Halfway between the Thấm Mã Pass and the Lũng Cú Flagpole, we made a stop at the Opium Palace of the H’mong. We were pretty excited about this. Of all the places which we’ve visited in our years of travel, almost none of them have had a name as intriguing as the “Opium Palace of the H’mong”.
The palace was built by the reigning H’mong King in 1902, during the French rule of Vietnam. From the very beginning it was envisioned as a base of operation for the H’mong people’s most lucrative venture, the opium trade. References to the drug are built right into the architecture, such as in the pedestals shaped like opium pots. The French weren’t thrilled about it, but allowed the illicit activity, as they were desperate to keep their H’mong allies happy.
Our first impression of the Opium Palace was that it’s ridiculous. There is no reason that a large palace should be here, in the middle of nowhere. But it surely helped the king of this rural people establish his reputation. And he chose a striking location, nestled in a lush valley between large mountains.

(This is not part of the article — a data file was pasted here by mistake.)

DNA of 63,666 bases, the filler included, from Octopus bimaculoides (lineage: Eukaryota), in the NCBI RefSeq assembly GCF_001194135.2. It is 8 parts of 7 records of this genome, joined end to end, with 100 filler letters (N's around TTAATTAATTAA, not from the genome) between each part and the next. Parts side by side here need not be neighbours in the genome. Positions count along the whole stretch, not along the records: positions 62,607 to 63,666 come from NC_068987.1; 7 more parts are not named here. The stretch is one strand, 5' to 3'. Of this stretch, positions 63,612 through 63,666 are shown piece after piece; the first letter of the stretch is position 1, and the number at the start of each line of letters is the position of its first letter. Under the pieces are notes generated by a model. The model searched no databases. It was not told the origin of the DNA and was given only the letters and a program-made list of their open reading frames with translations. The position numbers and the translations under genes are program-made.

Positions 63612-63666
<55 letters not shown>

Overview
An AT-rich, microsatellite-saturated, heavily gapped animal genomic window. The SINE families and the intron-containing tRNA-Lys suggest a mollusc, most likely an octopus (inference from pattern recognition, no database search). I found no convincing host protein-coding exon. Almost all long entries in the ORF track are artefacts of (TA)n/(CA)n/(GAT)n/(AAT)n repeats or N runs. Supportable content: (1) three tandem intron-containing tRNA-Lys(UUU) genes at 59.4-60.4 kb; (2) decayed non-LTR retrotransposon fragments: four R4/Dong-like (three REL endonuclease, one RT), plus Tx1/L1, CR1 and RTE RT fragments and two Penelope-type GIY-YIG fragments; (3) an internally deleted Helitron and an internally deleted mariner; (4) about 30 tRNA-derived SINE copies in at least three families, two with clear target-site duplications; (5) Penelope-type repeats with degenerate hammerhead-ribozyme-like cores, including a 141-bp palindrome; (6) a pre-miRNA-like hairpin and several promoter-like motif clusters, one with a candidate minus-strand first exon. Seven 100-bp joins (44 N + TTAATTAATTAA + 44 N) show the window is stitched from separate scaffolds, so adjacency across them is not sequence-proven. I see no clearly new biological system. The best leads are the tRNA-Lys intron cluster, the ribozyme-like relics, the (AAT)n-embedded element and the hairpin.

Tours of the palace are offered, but only in Vietnamese, so we decided to walk around on our own. Given the isolated location, there were a surprising number of tourists here; mostly Vietnamese, but not totally. We checked out the various courtyards, admired the sleeping quarters for the H’mong princesses, and went up into the twin watchtowers for a view.
After visiting the palace, we perused the stands set up outside, just to check if possibly they might be selling any… narcotic souvenirs. But no. We hadn’t really expected it, but this was the Opium Palace in the hills of northwestern Vietnam. It was worth a shot.